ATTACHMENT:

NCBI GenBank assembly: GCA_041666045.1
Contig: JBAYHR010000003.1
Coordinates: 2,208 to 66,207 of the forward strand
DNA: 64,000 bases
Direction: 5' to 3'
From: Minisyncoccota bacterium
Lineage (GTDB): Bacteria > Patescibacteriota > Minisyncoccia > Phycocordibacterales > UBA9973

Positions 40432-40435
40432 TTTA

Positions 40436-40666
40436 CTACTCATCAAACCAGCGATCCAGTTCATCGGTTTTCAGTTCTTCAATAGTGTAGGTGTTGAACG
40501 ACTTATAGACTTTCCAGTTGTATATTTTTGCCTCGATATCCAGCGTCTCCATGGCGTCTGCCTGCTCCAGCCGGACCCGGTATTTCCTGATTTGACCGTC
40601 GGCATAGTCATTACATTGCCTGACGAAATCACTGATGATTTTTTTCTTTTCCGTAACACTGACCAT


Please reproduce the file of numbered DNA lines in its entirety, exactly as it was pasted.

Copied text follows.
NCBI GenBank assembly: GCA_041666045.1
Contig: JBAYHR010000003.1
Coordinates: 2,208 to 66,207 of the forward strand
DNA: 64,000 bases
Direction: 5' to 3'
From: Minisyncoccota bacterium
Lineage (GTDB): Bacteria > Patescibacteriota > Minisyncoccia > Phycocordibacterales > UBA9973

Positions 40432-40435
40432 TTTA

Positions 40436-40666
40436 CTACTCATCAAACCAGCGATCCAGTTCATCGGTTTTCAGTTCTTCAATAGTGTAGGTGTTGAACG
40501 ACTTATAGACTTTCCAGTTGTATATTTTTGCCTCGATATCCAGCGTCTCCATGGCGTCTGCCTGCTCCAGCCGGACCCGGTATTTCCTGATTTGACCGTC
40601 GGCATAGTCATTACATTGCCTGACGAAATCACTGATGATTTTTTTCTTTTCCGTAACACTGACCAT